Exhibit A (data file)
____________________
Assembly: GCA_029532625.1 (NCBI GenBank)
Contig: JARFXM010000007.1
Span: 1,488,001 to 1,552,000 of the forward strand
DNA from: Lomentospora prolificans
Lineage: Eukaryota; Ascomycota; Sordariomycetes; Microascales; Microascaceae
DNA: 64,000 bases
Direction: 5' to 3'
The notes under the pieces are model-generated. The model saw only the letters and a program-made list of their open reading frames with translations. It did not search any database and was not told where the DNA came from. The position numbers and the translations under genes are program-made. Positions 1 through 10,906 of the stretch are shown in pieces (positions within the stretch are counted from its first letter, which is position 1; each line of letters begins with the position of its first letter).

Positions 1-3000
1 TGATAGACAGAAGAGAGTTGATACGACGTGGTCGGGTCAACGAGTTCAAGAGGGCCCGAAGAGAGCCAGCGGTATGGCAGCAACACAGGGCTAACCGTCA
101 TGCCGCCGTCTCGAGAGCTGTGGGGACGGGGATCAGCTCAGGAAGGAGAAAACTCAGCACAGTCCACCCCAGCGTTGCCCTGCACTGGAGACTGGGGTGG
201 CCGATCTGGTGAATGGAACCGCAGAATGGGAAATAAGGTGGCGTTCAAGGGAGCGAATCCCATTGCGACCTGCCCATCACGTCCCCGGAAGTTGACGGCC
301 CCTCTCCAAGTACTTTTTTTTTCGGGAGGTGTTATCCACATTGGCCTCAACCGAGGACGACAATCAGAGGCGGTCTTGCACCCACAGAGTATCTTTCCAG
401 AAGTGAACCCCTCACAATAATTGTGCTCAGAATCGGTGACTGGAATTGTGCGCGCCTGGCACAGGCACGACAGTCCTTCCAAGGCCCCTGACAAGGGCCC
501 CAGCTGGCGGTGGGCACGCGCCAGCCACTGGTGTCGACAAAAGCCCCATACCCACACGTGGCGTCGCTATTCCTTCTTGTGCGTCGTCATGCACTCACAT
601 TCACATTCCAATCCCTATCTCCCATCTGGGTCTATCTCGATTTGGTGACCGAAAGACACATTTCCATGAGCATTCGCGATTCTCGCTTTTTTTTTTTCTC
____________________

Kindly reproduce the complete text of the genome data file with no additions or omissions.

Assembly: GCA_029532625.1 (NCBI GenBank)
Contig: JARFXM010000007.1
Span: 1,488,001 to 1,552,000 of the forward strand
DNA from: Lomentospora prolificans
Lineage: Eukaryota; Ascomycota; Sordariomycetes; Microascales; Microascaceae
DNA: 64,000 bases
Direction: 5' to 3'
The notes under the pieces are model-generated. The model saw only the letters and a program-made list of their open reading frames with translations. It did not search any database and was not told where the DNA came from. The position numbers and the translations under genes are program-made. Positions 1 through 10,906 of the stretch are shown in pieces (positions within the stretch are counted from its first letter, which is position 1; each line of letters begins with the position of its first letter).

Positions 1-3000
1 TGATAGACAGAAGAGAGTTGATACGACGTGGTCGGGTCAACGAGTTCAAGAGGGCCCGAAGAGAGCCAGCGGTATGGCAGCAACACAGGGCTAACCGTCA
101 TGCCGCCGTCTCGAGAGCTGTGGGGACGGGGATCAGCTCAGGAAGGAGAAAACTCAGCACAGTCCACCCCAGCGTTGCCCTGCACTGGAGACTGGGGTGG
201 CCGATCTGGTGAATGGAACCGCAGAATGGGAAATAAGGTGGCGTTCAAGGGAGCGAATCCCATTGCGACCTGCCCATCACGTCCCCGGAAGTTGACGGCC
301 CCTCTCCAAGTACTTTTTTTTTCGGGAGGTGTTATCCACATTGGCCTCAACCGAGGACGACAATCAGAGGCGGTCTTGCACCCACAGAGTATCTTTCCAG
401 AAGTGAACCCCTCACAATAATTGTGCTCAGAATCGGTGACTGGAATTGTGCGCGCCTGGCACAGGCACGACAGTCCTTCCAAGGCCCCTGACAAGGGCCC
501 CAGCTGGCGGTGGGCACGCGCCAGCCACTGGTGTCGACAAAAGCCCCATACCCACACGTGGCGTCGCTATTCCTTCTTGTGCGTCGTCATGCACTCACAT
601 TCACATTCCAATCCCTATCTCCCATCTGGGTCTATCTCGATTTGGTGACCGAAAGACACATTTCCATGAGCATTCGCGATTCTCGCTTTTTTTTTTTCTC